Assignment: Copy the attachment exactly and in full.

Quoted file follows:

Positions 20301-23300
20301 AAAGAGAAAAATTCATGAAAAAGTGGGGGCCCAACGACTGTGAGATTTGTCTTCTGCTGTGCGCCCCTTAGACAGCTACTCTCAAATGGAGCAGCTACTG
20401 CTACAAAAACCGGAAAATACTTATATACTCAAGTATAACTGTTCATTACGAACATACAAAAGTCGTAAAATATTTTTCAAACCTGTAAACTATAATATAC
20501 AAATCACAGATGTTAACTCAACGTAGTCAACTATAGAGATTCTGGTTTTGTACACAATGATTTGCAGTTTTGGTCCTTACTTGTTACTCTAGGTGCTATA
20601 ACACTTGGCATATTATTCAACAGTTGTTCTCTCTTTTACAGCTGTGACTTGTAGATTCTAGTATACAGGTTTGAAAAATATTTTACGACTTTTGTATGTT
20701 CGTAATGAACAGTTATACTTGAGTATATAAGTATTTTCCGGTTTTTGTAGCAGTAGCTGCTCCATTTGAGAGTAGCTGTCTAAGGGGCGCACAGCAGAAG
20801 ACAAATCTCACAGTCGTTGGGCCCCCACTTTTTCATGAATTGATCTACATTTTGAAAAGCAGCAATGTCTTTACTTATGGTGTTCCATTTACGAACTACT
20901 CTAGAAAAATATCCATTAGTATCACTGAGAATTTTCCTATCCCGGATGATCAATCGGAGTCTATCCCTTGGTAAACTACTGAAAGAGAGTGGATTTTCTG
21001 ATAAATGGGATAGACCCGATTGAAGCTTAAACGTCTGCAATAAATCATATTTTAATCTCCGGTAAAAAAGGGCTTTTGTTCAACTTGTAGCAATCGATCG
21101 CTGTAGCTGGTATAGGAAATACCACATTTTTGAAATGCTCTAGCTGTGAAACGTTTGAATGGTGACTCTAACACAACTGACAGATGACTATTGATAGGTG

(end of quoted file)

Positions 20301-23300
20301 AAAGAGAAAAATTCATGAAAAAGTGGGGGCCCAACGACTGTGAGATTTGTCTTCTGCTGTGCGCCCCTTAGACAGCTACTCTCAAATGGAGCAGCTACTG
20401 CTACAAAAACCGGAAAATACTTATATACTCAAGTATAACTGTTCATTACGAACATACAAAAGTCGTAAAATATTTTTCAAACCTGTAAACTATAATATAC
20501 AAATCACAGATGTTAACTCAACGTAGTCAACTATAGAGATTCTGGTTTTGTACACAATGATTTGCAGTTTTGGTCCTTACTTGTTACTCTAGGTGCTATA
20601 ACACTTGGCATATTATTCAACAGTTGTTCTCTCTTTTACAGCTGTGACTTGTAGATTCTAGTATACAGGTTTGAAAAATATTTTACGACTTTTGTATGTT
20701 CGTAATGAACAGTTATACTTGAGTATATAAGTATTTTCCGGTTTTTGTAGCAGTAGCTGCTCCATTTGAGAGTAGCTGTCTAAGGGGCGCACAGCAGAAG
20801 ACAAATCTCACAGTCGTTGGGCCCCCACTTTTTCATGAATTGATCTACATTTTGAAAAGCAGCAATGTCTTTACTTATGGTGTTCCATTTACGAACTACT
20901 CTAGAAAAATATCCATTAGTATCACTGAGAATTTTCCTATCCCGGATGATCAATCGGAGTCTATCCCTTGGTAAACTACTGAAAGAGAGTGGATTTTCTG
21001 ATAAATGGGATAGACCCGATTGAAGCTTAAACGTCTGCAATAAATCATATTTTAATCTCCGGTAAAAAAGGGCTTTTGTTCAACTTGTAGCAATCGATCG
21101 CTGTAGCTGGTATAGGAAATACCACATTTTTGAAATGCTCTAGCTGTGAAACGTTTGAATGGTGACTCTAACACAACTGACAGATGACTATTGATAGGTG